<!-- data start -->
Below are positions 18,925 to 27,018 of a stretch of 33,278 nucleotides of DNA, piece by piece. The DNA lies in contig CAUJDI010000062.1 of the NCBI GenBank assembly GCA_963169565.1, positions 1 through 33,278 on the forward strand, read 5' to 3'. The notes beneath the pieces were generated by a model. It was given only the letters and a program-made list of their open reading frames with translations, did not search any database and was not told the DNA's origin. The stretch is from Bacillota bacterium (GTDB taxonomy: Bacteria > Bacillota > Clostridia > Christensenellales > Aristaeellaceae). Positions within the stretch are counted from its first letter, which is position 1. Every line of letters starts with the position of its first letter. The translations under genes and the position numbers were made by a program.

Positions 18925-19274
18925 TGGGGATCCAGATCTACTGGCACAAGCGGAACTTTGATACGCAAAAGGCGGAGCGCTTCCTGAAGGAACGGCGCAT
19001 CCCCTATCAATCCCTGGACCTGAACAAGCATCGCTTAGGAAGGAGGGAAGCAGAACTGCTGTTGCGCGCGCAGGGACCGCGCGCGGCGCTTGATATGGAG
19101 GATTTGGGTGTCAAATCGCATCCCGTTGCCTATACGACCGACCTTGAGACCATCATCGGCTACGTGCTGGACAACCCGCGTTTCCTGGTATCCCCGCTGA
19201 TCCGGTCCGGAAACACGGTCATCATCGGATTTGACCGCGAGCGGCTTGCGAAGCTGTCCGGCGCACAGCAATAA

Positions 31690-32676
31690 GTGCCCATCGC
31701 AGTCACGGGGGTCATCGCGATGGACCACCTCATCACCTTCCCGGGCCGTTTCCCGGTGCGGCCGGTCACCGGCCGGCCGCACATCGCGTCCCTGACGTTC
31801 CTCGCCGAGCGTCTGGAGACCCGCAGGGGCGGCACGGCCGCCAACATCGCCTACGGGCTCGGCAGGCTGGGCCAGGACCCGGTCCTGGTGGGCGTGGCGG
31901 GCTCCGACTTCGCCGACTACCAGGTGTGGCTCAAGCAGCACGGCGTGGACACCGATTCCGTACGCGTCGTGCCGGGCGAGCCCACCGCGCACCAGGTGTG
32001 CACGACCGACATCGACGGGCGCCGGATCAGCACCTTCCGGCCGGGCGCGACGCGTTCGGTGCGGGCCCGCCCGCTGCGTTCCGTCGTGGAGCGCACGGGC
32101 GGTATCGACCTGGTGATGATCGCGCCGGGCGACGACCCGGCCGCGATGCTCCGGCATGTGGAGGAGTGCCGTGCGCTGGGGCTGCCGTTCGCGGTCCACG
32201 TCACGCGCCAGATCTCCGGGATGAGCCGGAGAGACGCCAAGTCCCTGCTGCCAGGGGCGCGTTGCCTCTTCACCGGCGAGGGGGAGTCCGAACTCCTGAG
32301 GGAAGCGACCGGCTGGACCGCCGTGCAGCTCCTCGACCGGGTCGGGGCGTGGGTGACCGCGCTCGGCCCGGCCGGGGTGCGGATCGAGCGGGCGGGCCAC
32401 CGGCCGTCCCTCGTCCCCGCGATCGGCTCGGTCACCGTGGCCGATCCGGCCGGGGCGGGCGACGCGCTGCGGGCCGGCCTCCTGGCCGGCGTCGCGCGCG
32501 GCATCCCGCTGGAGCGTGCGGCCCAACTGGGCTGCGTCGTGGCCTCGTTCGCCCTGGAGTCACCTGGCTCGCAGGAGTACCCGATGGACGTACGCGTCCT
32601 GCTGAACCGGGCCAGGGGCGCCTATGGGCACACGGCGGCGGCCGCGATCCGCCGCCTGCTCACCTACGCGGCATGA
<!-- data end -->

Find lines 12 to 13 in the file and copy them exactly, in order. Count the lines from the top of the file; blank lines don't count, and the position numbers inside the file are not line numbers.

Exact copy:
32001 CACGACCGACATCGACGGGCGCCGGATCAGCACCTTCCGGCCGGGCGCGACGCGTTCGGTGCGGGCCCGCCCGCTGCGTTCCGTCGTGGAGCGCACGGGC
32101 GGTATCGACCTGGTGATGATCGCGCCGGGCGACGACCCGGCCGCGATGCTCCGGCATGTGGAGGAGTGCCGTGCGCTGGGGCTGCCGTTCGCGGTCCACG